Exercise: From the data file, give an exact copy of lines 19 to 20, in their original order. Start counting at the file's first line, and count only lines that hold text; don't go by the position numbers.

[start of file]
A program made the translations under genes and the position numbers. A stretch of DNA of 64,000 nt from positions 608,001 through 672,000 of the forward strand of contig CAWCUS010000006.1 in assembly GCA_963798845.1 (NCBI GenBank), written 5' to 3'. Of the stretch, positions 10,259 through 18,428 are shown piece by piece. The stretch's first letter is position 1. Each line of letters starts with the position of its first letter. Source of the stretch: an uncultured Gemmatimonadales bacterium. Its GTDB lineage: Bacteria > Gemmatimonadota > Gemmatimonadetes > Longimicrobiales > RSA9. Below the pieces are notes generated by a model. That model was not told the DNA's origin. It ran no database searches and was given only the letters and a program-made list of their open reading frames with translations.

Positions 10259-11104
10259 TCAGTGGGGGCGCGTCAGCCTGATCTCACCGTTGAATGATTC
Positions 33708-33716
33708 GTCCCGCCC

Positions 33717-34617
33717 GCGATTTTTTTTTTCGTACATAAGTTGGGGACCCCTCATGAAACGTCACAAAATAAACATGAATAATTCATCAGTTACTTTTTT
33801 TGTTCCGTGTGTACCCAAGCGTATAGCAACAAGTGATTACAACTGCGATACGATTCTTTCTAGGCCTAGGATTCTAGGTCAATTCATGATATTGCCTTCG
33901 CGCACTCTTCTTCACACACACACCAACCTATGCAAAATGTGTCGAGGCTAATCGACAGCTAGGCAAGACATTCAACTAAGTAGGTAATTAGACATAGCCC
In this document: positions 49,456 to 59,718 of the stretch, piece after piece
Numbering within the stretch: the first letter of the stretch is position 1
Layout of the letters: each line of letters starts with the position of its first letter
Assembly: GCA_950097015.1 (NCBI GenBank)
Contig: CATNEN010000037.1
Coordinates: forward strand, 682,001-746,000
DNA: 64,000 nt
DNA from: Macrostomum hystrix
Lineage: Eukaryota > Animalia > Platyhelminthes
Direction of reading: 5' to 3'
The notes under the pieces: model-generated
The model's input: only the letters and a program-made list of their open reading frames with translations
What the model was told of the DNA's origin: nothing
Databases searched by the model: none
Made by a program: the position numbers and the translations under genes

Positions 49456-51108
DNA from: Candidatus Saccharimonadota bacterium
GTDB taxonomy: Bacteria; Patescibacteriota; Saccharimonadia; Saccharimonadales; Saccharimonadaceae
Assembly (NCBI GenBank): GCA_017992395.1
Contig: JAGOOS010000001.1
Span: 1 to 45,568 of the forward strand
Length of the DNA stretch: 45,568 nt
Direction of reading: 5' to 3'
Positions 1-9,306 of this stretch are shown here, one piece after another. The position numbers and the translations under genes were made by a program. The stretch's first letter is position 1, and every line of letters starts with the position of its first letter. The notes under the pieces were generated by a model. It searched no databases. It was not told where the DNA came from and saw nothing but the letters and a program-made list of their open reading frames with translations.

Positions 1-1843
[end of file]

Direction of reading: 5' to 3'
The notes under the pieces: model-generated